For the most part, the ride is compliant, although a drive in a car featuring the Sport version of the air suspension revealed a firmer ride irrespective of the chosen drive setting. Despite that, road noise and other exterior distractions are kept well at bay by the well-insulated cabin.

The new Q8 still has built-in quattro and with air suspension can raise 90 mm if off-roading is required.

Navigating narrower city streets is made easier with optional all-wheel steering. At slower speeds the rears turn up to five degrees counter to the fronts, reducing the turning circle and adding agility. When the speed builds up, the rear wheels work in phase with the fronts to provide more stable turning, like when changing lanes at higher speeds. Audi’s engineers have brought a better sense of feel to the steering of the Q8, something that has been lacking in its other SUV models.

Buyers also get their fair share of driver assistance and safety systems in the Q8, though there has been little mention of when we’ll see the autonomous technology that has already been previewed in the A8 saloon. All the functional systems are present, like parking assist and a neat trailer function that makes reversing incredibly simple.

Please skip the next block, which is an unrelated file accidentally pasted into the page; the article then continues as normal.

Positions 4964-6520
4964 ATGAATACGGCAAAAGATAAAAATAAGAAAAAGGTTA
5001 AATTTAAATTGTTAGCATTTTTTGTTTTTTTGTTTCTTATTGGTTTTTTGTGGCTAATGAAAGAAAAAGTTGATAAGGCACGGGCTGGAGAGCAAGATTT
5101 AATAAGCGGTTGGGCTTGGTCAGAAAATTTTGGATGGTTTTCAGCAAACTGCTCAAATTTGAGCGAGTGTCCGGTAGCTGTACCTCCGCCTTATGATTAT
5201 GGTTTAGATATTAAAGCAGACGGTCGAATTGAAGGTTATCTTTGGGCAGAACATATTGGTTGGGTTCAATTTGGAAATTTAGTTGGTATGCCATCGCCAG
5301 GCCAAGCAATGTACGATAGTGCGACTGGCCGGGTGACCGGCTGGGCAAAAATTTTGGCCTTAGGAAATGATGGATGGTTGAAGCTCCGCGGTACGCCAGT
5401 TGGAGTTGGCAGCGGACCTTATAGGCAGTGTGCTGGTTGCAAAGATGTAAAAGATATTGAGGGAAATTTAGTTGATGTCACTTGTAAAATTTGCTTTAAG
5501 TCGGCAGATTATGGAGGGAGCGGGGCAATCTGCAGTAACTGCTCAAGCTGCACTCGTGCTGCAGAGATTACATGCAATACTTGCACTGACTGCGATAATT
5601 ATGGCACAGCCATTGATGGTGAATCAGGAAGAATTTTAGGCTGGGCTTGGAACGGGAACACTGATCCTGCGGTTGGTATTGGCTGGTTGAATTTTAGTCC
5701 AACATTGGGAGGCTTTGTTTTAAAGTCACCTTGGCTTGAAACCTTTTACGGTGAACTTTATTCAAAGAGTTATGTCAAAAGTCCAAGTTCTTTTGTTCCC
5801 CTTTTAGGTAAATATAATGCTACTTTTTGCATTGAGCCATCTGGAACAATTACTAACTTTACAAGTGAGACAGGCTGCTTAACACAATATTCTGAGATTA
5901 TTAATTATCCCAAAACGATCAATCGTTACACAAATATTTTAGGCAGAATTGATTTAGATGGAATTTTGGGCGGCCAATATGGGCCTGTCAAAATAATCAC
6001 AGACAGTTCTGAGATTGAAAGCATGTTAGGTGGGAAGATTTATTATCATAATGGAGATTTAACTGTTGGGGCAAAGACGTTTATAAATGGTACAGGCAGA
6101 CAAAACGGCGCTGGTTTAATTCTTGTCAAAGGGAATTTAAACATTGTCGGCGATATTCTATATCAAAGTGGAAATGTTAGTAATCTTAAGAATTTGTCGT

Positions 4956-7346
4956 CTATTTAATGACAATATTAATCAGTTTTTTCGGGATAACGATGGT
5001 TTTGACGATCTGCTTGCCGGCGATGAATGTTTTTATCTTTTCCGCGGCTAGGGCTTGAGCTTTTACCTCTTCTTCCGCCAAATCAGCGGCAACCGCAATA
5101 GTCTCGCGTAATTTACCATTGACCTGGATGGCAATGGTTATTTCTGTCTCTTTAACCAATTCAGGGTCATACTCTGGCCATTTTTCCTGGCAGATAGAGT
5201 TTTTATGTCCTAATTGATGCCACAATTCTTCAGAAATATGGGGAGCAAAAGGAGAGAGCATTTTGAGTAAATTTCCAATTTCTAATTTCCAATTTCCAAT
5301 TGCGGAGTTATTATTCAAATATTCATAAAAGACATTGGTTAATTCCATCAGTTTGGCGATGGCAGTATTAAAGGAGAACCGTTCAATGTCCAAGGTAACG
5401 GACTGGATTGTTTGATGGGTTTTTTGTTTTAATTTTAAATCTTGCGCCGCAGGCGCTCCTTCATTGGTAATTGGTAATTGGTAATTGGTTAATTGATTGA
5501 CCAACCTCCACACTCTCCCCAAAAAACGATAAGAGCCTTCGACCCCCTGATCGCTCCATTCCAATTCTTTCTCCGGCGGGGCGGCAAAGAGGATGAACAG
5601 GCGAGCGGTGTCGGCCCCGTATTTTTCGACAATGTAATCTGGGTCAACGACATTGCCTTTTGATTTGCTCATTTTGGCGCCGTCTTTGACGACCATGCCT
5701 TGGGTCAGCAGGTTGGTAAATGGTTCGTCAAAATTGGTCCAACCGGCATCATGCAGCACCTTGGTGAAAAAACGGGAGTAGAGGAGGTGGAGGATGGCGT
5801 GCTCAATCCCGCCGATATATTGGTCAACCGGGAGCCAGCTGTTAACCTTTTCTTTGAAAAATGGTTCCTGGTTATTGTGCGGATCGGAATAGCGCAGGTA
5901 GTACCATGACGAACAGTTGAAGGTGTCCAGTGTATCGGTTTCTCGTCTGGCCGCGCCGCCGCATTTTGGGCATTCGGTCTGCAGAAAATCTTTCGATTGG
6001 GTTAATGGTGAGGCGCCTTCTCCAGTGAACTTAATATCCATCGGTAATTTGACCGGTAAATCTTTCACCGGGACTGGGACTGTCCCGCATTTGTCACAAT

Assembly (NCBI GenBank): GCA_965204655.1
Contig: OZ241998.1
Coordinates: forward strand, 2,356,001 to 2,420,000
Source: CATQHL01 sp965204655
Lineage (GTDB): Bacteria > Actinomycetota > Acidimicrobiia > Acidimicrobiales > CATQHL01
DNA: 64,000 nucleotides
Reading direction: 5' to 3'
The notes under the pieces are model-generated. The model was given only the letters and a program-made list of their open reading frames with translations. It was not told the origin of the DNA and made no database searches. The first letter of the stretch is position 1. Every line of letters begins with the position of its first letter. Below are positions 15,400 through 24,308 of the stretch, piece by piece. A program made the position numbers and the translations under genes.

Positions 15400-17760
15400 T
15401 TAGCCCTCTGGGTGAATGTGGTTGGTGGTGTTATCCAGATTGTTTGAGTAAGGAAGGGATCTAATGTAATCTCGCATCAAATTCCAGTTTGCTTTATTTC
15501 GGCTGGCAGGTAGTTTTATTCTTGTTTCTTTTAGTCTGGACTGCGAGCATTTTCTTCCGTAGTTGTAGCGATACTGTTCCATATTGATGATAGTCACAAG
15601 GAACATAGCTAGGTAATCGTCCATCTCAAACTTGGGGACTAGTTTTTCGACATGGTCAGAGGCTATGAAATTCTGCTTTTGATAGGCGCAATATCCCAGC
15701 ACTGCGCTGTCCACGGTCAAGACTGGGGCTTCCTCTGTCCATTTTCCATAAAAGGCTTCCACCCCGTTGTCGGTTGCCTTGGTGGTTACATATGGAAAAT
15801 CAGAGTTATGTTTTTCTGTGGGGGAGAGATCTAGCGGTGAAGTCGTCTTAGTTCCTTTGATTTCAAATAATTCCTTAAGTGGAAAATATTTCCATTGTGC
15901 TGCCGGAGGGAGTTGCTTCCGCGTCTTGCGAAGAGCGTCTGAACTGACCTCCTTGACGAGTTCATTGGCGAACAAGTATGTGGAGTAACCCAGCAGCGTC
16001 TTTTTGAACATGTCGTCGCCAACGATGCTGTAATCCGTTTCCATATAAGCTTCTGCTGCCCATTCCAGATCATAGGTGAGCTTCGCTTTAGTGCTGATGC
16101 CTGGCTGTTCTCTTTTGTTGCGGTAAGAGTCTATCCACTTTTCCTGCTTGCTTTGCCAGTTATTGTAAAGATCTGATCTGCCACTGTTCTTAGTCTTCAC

Final thoughts

The LED strip that runs through the rear of the Q8 is a hat-tip to the legendary Ur-Quattro.

The timing of the Q8’s launch couldn’t come at a better time for Audi, with most of its closest rivals now well into their current model cycles, making this seem very fresh-faced. Not only does its design stand out, but buyers will be able to tailor very different looks to suit their tastes, which should give the Q8 broader appeal in the segment.

The driving experience is what we would have expected, with enough engagement to appeal to keener drivers, though there’s certainly room for more potent versions to come. Overall, it is a car that is not lacking in refinement, nor does it leave you wanting for much more.

Indicative pricing isn't yet available as Audi South Africa readies to launch the new Q8 before the end of 2018. Expect it to land at around the R1.3 million mark, matching the BMW X6 xDrive40d and Mercedes-Benz GLE350d Coupe...